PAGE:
The conservative ÖVP, led by 31 year old Sebastian Kurz, scored a clear victory in Austria’s legislative elections on Sunday, garnering 31.4 percent of the vote. The far-right FPÖ came second with 27.4 percent. The parties are expected to form a new coalition government in the weeks ahead, when Chancellor-elect Kurz will become Europe’s youngest leader.
That a far-right party should form part of a ruling coalition would normally sound loud alarm bells in Brussels. The outrage, had Marine Le Pen’s Front National or Germany’s AFD gained sufficient support to form part of the Merkel or Macron governments, would have been considerable.
But Austria is different. The Austrian electorate is traditionally more Conservative. Between 2000–2006, FPÖ already formed part of the coalition government and while its record in government wasn’t great, it did so without undermining the constitutional or liberal democratic order in Austria. This is while clearly identifying itself as an anti-establishment and anti-EU party.
So the FPÖ is, to some extent, seen as acceptable because it has already shown it can work within the EU’s political structures. Concurrently, the EU has also adapted to the more sceptical climate.
Today, Brussels more readily accepts a hard-left or hard-right party forming a ruling coalition dominated by a larger EPP (Conservative), PES (Socialist) or ALDE (Liberal) partner. It favours such a scenario over one where the fringe party forms a minority government, although it has recently shown, with the hard-left Syriza Party in Greece, that such parties can also become acceptable dialogue partners.
These two factors — that FPÖ can work with Brussels, and that Brussels will work with fringe parties—may go some way to explaining why the news of FPÖ’s success was greeted calmly by the EU on Monday morning.
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This is not to say that Brussels isn’t concerned by the levels of support achieved by such parties. As the latest data from the EU’s Eurobarometer Survey shows, the democratic legitimacy of the EU continues to suffer.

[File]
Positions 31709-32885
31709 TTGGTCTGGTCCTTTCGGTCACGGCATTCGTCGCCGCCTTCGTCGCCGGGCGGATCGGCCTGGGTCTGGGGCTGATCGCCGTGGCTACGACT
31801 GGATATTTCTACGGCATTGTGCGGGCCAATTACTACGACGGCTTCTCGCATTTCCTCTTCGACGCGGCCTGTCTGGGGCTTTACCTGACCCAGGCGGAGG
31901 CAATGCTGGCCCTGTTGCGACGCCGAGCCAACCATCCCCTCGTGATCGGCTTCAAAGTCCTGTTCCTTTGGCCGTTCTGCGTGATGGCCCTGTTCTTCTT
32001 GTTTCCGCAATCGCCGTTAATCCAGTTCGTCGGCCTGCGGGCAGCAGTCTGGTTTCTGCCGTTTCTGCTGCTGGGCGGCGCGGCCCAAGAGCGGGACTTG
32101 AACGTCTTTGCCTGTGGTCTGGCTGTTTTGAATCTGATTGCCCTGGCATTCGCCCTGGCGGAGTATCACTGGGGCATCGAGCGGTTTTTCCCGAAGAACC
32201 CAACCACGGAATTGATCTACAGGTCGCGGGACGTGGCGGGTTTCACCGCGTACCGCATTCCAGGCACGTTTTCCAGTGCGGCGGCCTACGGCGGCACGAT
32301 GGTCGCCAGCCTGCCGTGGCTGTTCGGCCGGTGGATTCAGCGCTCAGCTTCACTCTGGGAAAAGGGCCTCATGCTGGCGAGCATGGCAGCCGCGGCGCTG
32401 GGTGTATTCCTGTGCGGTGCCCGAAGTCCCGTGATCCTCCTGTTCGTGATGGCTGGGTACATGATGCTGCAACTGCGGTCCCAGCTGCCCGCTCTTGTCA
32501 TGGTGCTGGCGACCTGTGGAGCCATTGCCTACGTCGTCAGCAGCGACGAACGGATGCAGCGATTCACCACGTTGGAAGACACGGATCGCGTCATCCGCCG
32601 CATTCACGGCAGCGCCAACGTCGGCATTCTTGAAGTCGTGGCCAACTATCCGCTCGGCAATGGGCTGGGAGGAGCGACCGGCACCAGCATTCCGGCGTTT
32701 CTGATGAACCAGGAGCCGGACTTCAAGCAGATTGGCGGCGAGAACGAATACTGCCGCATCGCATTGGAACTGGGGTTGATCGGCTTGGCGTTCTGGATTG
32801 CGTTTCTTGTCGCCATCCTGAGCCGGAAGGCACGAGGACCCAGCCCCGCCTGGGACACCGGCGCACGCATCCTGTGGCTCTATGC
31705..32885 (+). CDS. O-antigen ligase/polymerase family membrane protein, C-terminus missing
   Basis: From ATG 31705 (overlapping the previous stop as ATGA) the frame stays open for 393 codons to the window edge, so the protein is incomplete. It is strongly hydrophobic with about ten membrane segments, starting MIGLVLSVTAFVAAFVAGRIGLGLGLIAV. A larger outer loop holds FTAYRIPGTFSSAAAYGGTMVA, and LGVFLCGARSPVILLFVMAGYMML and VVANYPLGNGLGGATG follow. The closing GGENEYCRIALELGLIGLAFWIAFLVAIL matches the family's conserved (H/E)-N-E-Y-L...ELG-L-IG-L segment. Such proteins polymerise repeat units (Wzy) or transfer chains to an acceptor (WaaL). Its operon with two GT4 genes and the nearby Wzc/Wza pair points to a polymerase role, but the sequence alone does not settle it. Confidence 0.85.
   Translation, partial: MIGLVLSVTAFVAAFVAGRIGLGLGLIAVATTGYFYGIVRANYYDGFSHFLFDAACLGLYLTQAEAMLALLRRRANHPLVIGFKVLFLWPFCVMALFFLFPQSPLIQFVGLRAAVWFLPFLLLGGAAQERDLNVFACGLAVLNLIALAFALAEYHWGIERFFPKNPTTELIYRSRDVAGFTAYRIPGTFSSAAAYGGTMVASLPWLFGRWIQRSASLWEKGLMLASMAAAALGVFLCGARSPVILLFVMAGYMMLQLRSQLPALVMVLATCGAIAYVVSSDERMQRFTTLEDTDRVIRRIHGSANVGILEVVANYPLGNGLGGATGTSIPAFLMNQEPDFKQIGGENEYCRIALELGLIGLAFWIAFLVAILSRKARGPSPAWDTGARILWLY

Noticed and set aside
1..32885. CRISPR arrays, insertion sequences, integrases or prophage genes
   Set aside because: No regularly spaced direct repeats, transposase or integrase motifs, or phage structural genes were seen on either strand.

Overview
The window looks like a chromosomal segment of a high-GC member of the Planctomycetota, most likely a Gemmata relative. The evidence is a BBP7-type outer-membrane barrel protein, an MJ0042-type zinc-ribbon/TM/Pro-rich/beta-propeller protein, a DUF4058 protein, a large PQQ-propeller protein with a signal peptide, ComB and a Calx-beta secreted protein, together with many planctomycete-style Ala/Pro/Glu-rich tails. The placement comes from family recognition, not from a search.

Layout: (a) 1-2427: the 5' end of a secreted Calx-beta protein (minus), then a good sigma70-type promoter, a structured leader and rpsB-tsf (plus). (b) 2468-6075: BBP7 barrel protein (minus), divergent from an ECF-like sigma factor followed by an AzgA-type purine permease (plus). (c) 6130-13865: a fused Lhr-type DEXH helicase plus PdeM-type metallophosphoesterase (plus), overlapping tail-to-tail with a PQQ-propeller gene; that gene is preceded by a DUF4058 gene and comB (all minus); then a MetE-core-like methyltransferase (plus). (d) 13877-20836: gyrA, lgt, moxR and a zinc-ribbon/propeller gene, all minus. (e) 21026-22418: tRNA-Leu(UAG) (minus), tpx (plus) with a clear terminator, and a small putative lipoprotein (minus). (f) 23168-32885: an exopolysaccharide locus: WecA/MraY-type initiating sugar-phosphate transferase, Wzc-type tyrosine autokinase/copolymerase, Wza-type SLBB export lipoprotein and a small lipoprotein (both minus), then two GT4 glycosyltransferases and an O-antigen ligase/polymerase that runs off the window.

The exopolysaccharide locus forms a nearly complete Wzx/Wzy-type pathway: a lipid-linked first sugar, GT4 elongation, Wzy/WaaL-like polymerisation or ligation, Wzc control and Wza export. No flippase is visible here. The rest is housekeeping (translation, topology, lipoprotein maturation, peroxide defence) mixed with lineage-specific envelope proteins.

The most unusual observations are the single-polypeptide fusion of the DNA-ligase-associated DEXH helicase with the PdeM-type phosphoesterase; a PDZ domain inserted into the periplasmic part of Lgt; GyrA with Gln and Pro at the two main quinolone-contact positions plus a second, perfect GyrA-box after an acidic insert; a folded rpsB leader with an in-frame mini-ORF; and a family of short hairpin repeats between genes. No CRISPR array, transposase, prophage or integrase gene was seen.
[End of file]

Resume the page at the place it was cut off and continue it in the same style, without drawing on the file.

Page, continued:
Voters that see the EU’s institutions as flawed and out-of-touch with their concerns voice this discontent by voting in national elections for parties that question the policies and authority of the EU. That has been UKIP in the UK, Podemos in Spain, Syriza in Greece, Cinque Stelle in Italy, PVV in the Netherlands, Front National in France and AFD in Germany, among many more.
FPÖ is the Austrian answer to that discontentment.
However, Brussels will demand an unwaveringly pro-EU stance from any party that sits within the new Austrian government. This means that FPÖ will have to renounce on its anti-EU rhetoric––as it did in 2000––and possibly also withdraw from the anti-EU ENF European Parliament political grouping where it currently sits with Marine Le Pen and Geert Wilders’ nationalist parties.
Either that or the ÖVP will have to try to form another grand coalition and saddle up with the socialist SPÖ. If neither of those scenarios work out then ÖVP can still form a weaker minority government — until at least the end of the Austrian EU presidency in December 2018.
Regardless of what government is ultimately formed in Vienna, one important take-away from this result is that the brakes are firmly being put on the EU-optimism that followed Macron’s victory. EU Commission President Juncker’s recent power-grabbing State of the Union address, which already drew serious reservations from the Dutch and Danish prime ministers, will find more muted support in Austria now. And with a weakened Angela Merkel in Berlin and ÖVP Chancellor Kurz in charge in Vienna, Austria may be more responsive to Hungary and Poland, both of whom are in open conflict with Brussels.
Beyond immigration, criticism of the EU was an important theme in the election campaign and one that mirrors closely the politics of the Visegrád Group. This offers Austria the opportunity to play a mediating role between East and West in the EU––a role many thought the last red-blue Austrian government neglected.
Some have even gone as far as to suggest that Austria could join the Visegrád Group, but it is clear that Sebastian Kurz’s rhetoric on immigration and asylum seekers is much softer than that of his Visegrád neighbours — another factor that must calm Brussels’ nerves.
The Austrian election result should be viewed as yet another stark warning to Brussels. While many recently seized upon the first upturn in positive sentiments towards the EU in almost a decade, they should not fall into the trap of thinking that people are rediscovering their love of the European project. A slow but steady improvement in the EU’s economic climate since the 2008 crash was bound to lead to better poll results, but this doesn’t mean that the EU has addressed the underlying reasons for its unpopularity, as the result of the British referendum revealed so devastatingly.